MATERIALS AND METHODS
Study patients

Participants in this retrospective study were consecutively recruited at the outpatient clinic of the Department of General Internal Medicine, Kyushu University Hospital from November 2012 to October 2013. The inclusion criteria required patients with chronic HBV infection who had received NA for more than one year at enrollment. The 79 Japanese patients enrolled included 30 treated with a 10-mg daily dose of ADV and 49 treated with an NA other than ADV (19 with lamivudine, 29 with entecavir, and 1 with tenofovir). All patients treated with ADV had been previously treated another NA (29 with lamivudine and 1 with entecavir). Exclusion criteria were as follows: positivity for antibodies to human immunodeficiency virus (HIV) or hepatitis C virus; clinical or biochemical evidence of hepatic decompensation; suspected hepatocellular carcinoma at entry; or chronic renal failure and currently on hemodialysis. The study was registered on the University Hospital Medical Information Network Clinical Trials Registry: No. UMIN000012870.

The study design was approved by the Kyushu University Hospital Ethics Committee, and written informed consent was obtained from all patients who were enrolled. The study was conducted in accordance with the principles of the Helsinki Declaration of 1975, as revised in 2000.

Data collection

All available medical records were evaluated thoroughly. Body mass index (BMI) was calculated as weight (kg) divided by the square of height (m). Hypertension was defined as clinic systolic blood pressure ≥ 140 mmHg and/or clinic diastolic blood pressure ≥ 90 mmHg or the use of antihypertensive agents. Diabetes mellitus was defined as a fasting plasma glucose level ≥ 7.0 mmol/L, a casual plasma glucose level ≥ 11.1 mmol/L, a 2-h plasma glucose level ≥ 11.1 mmol/L during an oral glucose tolerance test, HbA1c≥ 6.5%, or the use of oral hypoglycemic agents or insulin. Smokers were defined as current smokers. Habitual drinking was defined as drinking alcohol more than three times a week. Blood and urine samples were collected in the morning after an overnight fast. Blood variables included aspartate aminotransferase, alanine aminotransferase, alkaline phosphatase (ALP), plasma glucose, serum creatinine, calcium, phosphorus, sodium, potassium, chloride, uric acid, pH, and bicarbonate. Urine variables included glucose, creatinine, phosphorus, uric acid, and β2-microglobulin. When the urine β2-microglobulin value was below the detectable value (30 μg/L), it was taken as 30 μg/L. The estimated glomerular filtration rate (eGFR) was calculated using the Modification of Diet in Renal Disease study equation modified for Japanese subjects: eGFR (mL/min per 1.73 m2) = 194 • age-0.287• serum creatinine (mg/dL)-1.094 (if female • 0.739)[14].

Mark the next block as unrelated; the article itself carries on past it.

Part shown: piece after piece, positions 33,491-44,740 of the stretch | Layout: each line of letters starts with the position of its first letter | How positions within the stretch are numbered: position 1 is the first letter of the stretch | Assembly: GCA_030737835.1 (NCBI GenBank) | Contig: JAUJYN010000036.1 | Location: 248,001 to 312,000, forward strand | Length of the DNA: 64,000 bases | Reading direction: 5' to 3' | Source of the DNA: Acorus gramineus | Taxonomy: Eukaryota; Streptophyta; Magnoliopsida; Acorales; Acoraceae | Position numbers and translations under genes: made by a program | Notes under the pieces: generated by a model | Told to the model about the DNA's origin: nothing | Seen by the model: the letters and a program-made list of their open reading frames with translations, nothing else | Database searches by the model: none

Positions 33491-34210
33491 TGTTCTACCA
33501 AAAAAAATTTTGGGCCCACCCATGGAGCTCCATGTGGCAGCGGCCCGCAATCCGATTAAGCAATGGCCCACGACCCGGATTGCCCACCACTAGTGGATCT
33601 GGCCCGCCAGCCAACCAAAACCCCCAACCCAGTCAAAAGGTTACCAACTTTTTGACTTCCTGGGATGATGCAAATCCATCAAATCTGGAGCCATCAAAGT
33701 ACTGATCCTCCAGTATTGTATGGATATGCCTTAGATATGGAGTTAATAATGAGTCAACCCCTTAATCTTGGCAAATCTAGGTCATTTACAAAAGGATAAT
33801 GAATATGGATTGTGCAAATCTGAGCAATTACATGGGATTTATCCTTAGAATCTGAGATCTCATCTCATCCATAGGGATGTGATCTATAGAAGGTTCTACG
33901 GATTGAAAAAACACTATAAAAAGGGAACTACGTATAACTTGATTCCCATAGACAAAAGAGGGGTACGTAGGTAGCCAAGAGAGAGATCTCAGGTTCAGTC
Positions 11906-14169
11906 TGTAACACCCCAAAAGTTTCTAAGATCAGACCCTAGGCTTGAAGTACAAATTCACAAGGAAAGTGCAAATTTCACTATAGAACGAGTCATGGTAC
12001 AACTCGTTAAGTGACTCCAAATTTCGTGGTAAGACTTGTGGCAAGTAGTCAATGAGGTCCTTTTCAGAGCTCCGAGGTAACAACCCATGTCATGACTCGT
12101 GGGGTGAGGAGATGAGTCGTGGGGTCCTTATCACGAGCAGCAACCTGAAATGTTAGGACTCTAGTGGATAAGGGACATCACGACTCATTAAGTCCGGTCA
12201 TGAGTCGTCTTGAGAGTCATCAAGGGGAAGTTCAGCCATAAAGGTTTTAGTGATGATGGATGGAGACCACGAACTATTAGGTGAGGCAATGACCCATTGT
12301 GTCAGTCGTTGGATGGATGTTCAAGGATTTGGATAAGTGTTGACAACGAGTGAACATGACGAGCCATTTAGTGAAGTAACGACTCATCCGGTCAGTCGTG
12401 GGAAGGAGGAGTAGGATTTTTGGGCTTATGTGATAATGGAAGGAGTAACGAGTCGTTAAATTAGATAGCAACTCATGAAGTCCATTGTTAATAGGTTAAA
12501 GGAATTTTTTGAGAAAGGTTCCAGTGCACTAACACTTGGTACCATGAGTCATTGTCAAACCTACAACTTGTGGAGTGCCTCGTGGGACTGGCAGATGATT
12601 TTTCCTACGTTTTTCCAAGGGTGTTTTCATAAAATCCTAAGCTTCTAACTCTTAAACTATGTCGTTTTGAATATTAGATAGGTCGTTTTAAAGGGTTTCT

Definition of PKTD

The tubular metabolism of phosphates was assessed using a tubular maximum for phosphate corrected for the glomerular filtration rate (TmP/GFR). Tubular reabsorption of phosphate (TRP) was calculated using the following formula: TRP = (1-urine phosphate/urine creatinine) • (serum creatinine/serum phosphate). The formula used to calculate TmP/GFR is dependent on the value of TRP and can be calculated using the formulas below: if TRP is ≤ 0.86, then TmP/GFR = TRP • serum phosphate; if TRP is > 0.86, then TmP/GFR = 0.3 • TRP/(1 - 0.8 • TRP) • serum phosphate[15]. Fractional excretion of uric acid (FEUA) was calculated as [(urine uric acid • serum creatinine)/(urine creatinine • serum uric acid)] • 100 (%). For the analysis of β2-microglobulinuria, urine β2-microglobulin levels corrected for urine creatinine (urine β2-microglobulin-creatinine ratio; UBCR) were used.